Book Review by John Gillman
Streams of Contentment: Lessons I Learned on My Uncle’s Farm. By Robert Wicks. Sorin Books, Notre Dame, IN, 2011, Hardcover, 214 pp. $22.95.
As in some of his previous books, Robert Wicks offers in “Streams of Contentment” reflections on how to reclaim, or claim for the first time, an inner sense of clarity, simplicity and peace. Throughout he draws upon boyhood memories of summer days spent on a family farm in the Catskill Mountains. His reflections transported this reviewer back to similar childhood experiences on my grandparents’ farm in the Midwest, watching with excitement hay wagons coming in from the fields, fishing in clear creek waters flowing through a secluded woods, and playing around fragrant lilac bushes. Looking back after a life of notable accomplishments, Mr. Wicks finds in his early memories several seeds of contentment that he rediscovers for his later life and now proposes for his readers.
The book is structured in two parts, the first containing 15 brief chapters on lessons learned from his own life, followed by a 30-day retreat “in the country” highlighting essential themes for reflection, taking just five minutes each. The idea of a 30-day retreat is influenced perhaps by the time Mr. Wicks spent with the Jesuits, who are known for the Ignatian exercises of the same length. It was unclear to me, however, whether Mr. Wicks intended there to be a progressive movement of the spirit through the 30 days, as there is for the Spiritual Exercises of Ignatius.
The book’s overarching theme is to embrace the present moment with a sense of gratitude, humility and contentment. The author names several obstacles to this everyday spirituality and offers helpful strategies to deal with them. He also draws upon the wisdom of the great traditions, specifically identifying teachings from the Buddhist tradition, the desert
Abbas and Ammas (fathers and mothers), and several contemporary guides such as Thomas Merton and Henri Nouwen.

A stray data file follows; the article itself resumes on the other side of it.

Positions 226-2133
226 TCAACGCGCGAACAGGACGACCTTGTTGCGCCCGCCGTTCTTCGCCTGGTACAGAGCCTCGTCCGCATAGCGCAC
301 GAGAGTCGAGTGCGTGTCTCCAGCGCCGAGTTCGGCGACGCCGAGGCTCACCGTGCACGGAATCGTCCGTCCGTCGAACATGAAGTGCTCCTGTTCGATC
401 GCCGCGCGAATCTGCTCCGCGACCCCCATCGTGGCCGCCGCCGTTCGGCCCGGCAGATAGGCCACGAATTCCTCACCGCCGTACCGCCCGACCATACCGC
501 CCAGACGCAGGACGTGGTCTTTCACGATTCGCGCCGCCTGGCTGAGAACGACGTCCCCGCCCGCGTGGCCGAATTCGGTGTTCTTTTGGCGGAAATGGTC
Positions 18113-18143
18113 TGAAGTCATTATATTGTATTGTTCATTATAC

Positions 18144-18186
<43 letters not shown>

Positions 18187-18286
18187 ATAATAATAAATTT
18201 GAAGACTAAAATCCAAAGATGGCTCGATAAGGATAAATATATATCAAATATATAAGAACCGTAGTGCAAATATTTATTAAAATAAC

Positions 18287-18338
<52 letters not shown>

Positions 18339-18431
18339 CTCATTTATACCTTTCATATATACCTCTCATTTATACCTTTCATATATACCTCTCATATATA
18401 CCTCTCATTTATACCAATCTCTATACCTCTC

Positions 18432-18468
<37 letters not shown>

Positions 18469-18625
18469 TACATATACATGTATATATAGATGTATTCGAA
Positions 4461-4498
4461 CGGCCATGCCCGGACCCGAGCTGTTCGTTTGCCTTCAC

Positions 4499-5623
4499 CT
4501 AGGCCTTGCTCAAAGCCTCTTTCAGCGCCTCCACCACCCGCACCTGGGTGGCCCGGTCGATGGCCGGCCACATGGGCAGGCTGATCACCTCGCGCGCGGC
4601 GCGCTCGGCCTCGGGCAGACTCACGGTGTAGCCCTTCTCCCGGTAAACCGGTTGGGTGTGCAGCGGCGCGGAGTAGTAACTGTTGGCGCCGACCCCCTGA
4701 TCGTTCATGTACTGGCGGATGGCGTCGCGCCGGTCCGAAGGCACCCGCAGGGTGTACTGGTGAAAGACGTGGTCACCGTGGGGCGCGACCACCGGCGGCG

I found it very curious that for being a Roman Catholic the author does not explicitly claim his own religious identity nor does he refer to Jesus, although he does report one of his teachings, namely “where your treasure is, your heart is, too,” which Mr. Wicks introduces with the bland expression: “as the saying goes” (no reference to its occurrence in Mt 6:21/Lk 12:34). Similarly, the theme of
kenosis (from the Greek meaning “emptiness”), prominent in Christian theology (see Phil 2:7), is simply identified as being from “the classic spiritual wisdom literature” (p. 179). Perhaps Mr. Wicks is overreacting to a few critics who found a previous book, “Prayerfulness,” as being too Christian/Catholic. The closest he comes to naming the theistic basis of his own spirituality comes in the form of what he calls his philosophy of life: “Be clear and be not afraid for you are loved by God” (p. 184).
Notwithstanding the above omissions, I strongly recommend “Streams of Contentment” for those in the initial stages of the spiritual journey as well as for those who desire to get back on track or who need a refresher course. Many of the five-minute-a-day retreat reflections would be ideal to use for gatherings of multi-faith team members. The author’s gift for story telling, his engaging style and his ability to let his life speak (a theme from Parker Palmer) make this an excellent resource.
John Gillman is an NACC and ACPE supervisor at VITAS Innovative Hospice Care in San Diego, CA.